Thursday, March 27, 2008

Xbox 360 & PS3 - The Elder Scrolls IV: Oblivion

The Elder Scrolls IV: Oblivion by Bethesda

While I realize this is a not-so-recent game, there is still no other RPG that compares to the level of detail that this RPG offers. Oblivion is presently the best RPG on the market for the nexgen consoles even if the graphics are a year older than most RPGs available today.


The graphics of Oblivion aren't the absolute best I've seen as of today, but it's a far cry better than Morrowind's graphics (the predecessor to Oblivion). The level of detail is not as high as games like Mass Effect or Halo 3 (even though Halo 3 isn't an RPG), but the graphics do not, in any way, detract from the overall gameplay. That isn't to say that the graphics are bad, though. For a 3D adventure game, the graphics are definitely in keeping with today's standards. However, even though it isn't state-of-the-art, the lack of it is more than made up for in the gameplay system.

RPG portions

Oblivion is as true an RPG as you're likely to find on the nexgen consoles. The battle system is real-time vs the turn based systems like Final Fantasy. It doesn't have 'dice rolls' or anything visual like this, but it does offer a random chance and probability system. So, if you're fighting, there is a chance you could do more or less damage on each hit and vice versa for your enemy.

Elf, Atronach or Redguard: Birthsigns and Classes

You choose what you want your character to be. Through the birthsigns and the classes, you outfit your character's strength and weaknesses. For example, the sign of the Atronach gives you strong magic skills, but no easy way to regenerate magic. You have to then create or buy absorb spells to regenerate your magic. If you choose to be a High Elf, then you get a 100% bonus to your magic skills, but you also have a 100% weakness to magic (so, one spell on you and you're dead). If you choose to be a Breton, this is a more well-rounded character and you are good at being both a warrior and casting spells.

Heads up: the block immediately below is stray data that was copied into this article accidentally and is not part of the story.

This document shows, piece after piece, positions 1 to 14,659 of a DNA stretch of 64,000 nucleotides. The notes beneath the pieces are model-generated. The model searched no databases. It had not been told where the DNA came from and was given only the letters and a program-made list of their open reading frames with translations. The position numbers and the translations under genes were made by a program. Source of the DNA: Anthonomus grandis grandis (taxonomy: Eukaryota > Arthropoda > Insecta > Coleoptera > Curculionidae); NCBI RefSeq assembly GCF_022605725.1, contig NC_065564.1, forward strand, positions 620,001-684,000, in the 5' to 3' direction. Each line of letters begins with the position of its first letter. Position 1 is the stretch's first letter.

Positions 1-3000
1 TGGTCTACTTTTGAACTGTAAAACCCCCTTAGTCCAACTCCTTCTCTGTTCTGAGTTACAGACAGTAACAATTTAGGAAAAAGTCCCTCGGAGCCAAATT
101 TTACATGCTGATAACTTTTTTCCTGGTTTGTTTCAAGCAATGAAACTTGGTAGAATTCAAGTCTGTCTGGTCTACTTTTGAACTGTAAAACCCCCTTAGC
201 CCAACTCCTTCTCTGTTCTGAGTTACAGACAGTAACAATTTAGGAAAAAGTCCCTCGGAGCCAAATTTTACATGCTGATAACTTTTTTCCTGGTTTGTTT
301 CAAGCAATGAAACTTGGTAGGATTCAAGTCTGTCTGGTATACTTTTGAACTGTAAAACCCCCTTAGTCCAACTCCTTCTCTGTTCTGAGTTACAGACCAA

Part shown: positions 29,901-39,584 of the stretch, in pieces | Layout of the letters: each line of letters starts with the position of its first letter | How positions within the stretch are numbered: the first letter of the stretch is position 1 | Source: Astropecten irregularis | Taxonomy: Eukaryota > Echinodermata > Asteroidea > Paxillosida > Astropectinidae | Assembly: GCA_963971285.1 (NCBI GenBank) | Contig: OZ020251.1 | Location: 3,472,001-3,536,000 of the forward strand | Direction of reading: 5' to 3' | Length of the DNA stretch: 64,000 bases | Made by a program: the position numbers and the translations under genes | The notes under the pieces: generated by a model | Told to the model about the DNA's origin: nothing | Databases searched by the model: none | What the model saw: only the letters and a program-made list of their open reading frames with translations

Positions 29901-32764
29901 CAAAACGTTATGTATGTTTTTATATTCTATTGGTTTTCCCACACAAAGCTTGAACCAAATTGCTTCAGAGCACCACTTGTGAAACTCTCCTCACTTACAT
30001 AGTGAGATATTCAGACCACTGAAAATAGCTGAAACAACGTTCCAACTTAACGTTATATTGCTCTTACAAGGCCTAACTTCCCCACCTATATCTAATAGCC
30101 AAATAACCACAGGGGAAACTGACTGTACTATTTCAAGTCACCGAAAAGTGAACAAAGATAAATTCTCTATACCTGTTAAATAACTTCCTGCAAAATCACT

So, again, it's your choice. Bethesda did a superb job designing this system. It's extremely well thought out. So, you can complete the game no matter which class or birthsign you choose. However, it could be a bit challenging if you choose to be born under the Atronach sign. But, if you've played the game once through, you might find it completely different playing it through again as a different class or birthsign. Once you know the game and what it has to offer, you can easily make up for your weakness by using other battle strategies.

Swords, Daggers and Spells

Weapons are found just about every location throughout the game. Most physical weapons are found on enemies you kill. Some are found in chests and other can be awarded to you through completion of quests.

Spells are found in one-use scrolls or multi-use spells can be created once you gain access to Arcane University. You can enchant items and equip these items to add additional effects to your character.

Battle System

Oblivion has a real-time battle system. I prefer real-time battles over turn-based because turn-based systems seem stilted and difficult to manage. Also, waiting for each character to take their turn is annoying. Most systems that use turn based systems also make you have blind random encounters. So, you don't see the enemy on your screen until the encounter starts. With Oblivion, you can easily see your enemy in the distance before you even approach. So, you can avoid the encounter if you so choose. For this reason, the battle system in this RPG is about as flexible as you can get.

The one downside, if any, is that Oblivion doesn't support squad based play. Later on in the game, you can have characters follow you around and they will fight when you fight, but you can't control their actions. They do what they do. If they die, they're dead and you leave them there.

Sneaking and Thievery

Oblivion offers the ability to sneak around undetected (under the right conditions). This allows you to approach people and creatures unheard and steal things or even pickpocket them.


The quests and the quest system in Oblivion are top notch. Bethesda thought of just about every way to make the quest system as friendly at it should be. From big easy to read type to linking each quest right to a point on the map, to putting a placeholder on the map so you know where to go. There is really no way to get lost when doing nearly all of the quests. There are a few exceptions to this, though.

The quest journal keeps all of your quests neatly in order. So, you can pick and choose the quest you want to pursue at any point in time. You can also change your current quest just as easily. In the quest journal, it's broken down into three categories. Current Quest, Completed Quests and Active Quests. The current quest is the quest you are actively working to complete. Completed quests are those you have finished. Active Quests are those that you have discovered, but not completed. Some quests are multi-step, others complete in one step. It's entirely up to the quest.

Some quests require you to be at a certain level before you can begin.

World / Map